NAPSNet Daily Report 26 October, 2010
Contents in this Issue:
1. Inter-Korean Relations
IFES (“3.6% OF SOUTH-NORTH COOPERATION FUND SPENT IN 2010”, 2010/10/26 10:00:00 GMT+0) reported that there has been a sharp drop in inter-Korean exchanges resulting from the chill in relations on the peninsula. This has led to a mere 3.6 percent of the inter-Korean cooperation fund being tapped as of the end of September. In 2009, 8.6 percent of the allocated funds were spent, but this year, even at the end of the third quarter, not even half that much has been allocated.
2. Sino-DPRK Relations
China Daily (Bao Daozu, “CHINA, NORTH KOREA ENHANCE TIES”, 2010/10/26) reported that PRC military officials have expressed their firm resolve to continue advancing their longtime friendship with Pyongyang in commemoration of PRC soldiers who gave their lives during the Korean War. Guo Boxiong, vice-chairman of the PRC’s Central Military Commission, led the military delegation on Sunday to lay a wreath at the martyrs cemetery of Chinese People’s Volunteers (CPV) 100 km east of Pyongyang. “To review the past is to focus on the future. China and the Democratic People’s Republic of Korea (DPRK) should join hands to further develop the long-lasting friendship and contribute to the prosperity of both countries and the world,” Guo said.
3. Sino-US Relations
Associated Press (“TAKING HARDER STANCE TOWARD CHINA, OBAMA LINES UP ALLIES”, 2010/10/26 17:00:00 GMT+0) reported that the Obama administration, facing a confrontational relationship with the PRC on exchange rates, trade and security issues, is stiffening its approach toward Beijing, seeking allies to confront a newly assertive power that officials now say has little intention of working with the United States. In a shift from its assiduous one-on-one courtship of Beijing, the administration is trying to line up coalitions — among the PRC’s next-door neighbors and far-flung trading partners — to present PRC leaders with a unified front on thorny issues like the currency and their country’s territorial claims in the South China Sea.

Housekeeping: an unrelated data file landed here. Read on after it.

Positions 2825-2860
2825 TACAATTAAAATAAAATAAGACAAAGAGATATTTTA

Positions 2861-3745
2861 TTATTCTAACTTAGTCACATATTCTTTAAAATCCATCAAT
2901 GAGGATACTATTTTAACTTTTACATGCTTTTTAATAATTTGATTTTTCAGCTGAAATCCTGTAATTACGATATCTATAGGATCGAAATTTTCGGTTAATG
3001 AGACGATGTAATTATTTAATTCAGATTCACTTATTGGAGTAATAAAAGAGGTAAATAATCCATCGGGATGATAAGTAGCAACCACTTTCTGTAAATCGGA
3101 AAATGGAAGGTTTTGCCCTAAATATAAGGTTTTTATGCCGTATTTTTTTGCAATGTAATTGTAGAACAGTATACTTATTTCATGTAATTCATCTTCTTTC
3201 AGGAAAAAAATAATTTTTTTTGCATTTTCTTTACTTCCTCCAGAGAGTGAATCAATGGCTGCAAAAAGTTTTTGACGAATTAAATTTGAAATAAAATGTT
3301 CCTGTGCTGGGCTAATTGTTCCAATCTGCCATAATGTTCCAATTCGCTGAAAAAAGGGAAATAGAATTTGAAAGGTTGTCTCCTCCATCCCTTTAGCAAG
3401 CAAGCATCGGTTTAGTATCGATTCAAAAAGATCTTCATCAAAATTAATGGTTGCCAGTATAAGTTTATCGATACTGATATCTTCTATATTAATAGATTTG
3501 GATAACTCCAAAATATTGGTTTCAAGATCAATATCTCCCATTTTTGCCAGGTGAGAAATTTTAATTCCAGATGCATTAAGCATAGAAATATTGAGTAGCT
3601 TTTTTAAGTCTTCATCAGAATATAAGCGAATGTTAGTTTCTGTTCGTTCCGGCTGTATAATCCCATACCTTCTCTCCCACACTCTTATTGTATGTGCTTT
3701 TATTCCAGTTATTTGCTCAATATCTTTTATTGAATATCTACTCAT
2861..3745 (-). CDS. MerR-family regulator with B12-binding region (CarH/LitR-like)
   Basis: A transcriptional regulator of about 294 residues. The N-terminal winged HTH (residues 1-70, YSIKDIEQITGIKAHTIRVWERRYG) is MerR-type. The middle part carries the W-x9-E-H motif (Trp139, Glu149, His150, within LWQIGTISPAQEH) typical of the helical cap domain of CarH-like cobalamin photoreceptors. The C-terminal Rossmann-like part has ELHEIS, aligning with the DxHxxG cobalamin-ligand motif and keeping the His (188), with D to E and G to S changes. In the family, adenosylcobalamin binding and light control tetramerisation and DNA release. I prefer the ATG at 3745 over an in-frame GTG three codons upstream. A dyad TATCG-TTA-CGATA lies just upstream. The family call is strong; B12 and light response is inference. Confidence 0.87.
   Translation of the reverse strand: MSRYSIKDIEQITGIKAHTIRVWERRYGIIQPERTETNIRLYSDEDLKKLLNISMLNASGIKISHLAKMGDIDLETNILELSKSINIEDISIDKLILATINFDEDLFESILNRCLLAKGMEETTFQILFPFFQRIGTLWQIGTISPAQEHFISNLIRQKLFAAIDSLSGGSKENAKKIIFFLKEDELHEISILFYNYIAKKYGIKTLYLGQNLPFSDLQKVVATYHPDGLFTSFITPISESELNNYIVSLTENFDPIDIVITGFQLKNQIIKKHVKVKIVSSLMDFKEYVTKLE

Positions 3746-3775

4. Sino-Japanese Relations
Associated Press (“JAPAN, WORRIED BY CHINA, MAY BOOST SUBMARINE FLEET”, Tokyo, 2010/10/26) reported that Japan may increase the size of its submarine fleet, officials said, as concerns rise that the expansion of the the PRC navy is tipping the regional balance of power. The Defense Ministry said a bigger submarine fleet is under consideration, with a firm proposal likely to come as early as December. Officials who spoke to The Associated Press on Tuesday refused to give further details because the plan has not yet been formally tabled. According to Japanese media reports, the number of submarines would be increased from 16 to 22 over the next four years, a substantial rise that could generate concern from neighboring the PRC.
5. ROK Nuclear Energy
Yonhap News (Hwang Doo-hyong, “S. KOREA, U.S. AGREE TO BEGIN JOINT STUDY OF PYROPROCESSING SPENT NUKE FUEL”, Washington, D.C., 2010/10/26) reported that the ROK and the United States agreed Monday to conduct a joint study on pyroprocessing and other ways of handling spent nuclear fuel, a senior ROK official said. The agreement was made at the first formal talks here on rewriting a bilateral nuclear pact that expires in 2014, Cho Hyun, deputy foreign minister for multilateral and global affairs, told reporters. “We’ve concurred that we will soon convene a meeting of technical experts to determine the scope and schedules for the joint study,” Cho said after the one-day talks with the U.S. delegation headed by Robert Einhorn, the State Department’s special adviser for nonproliferation and arms control.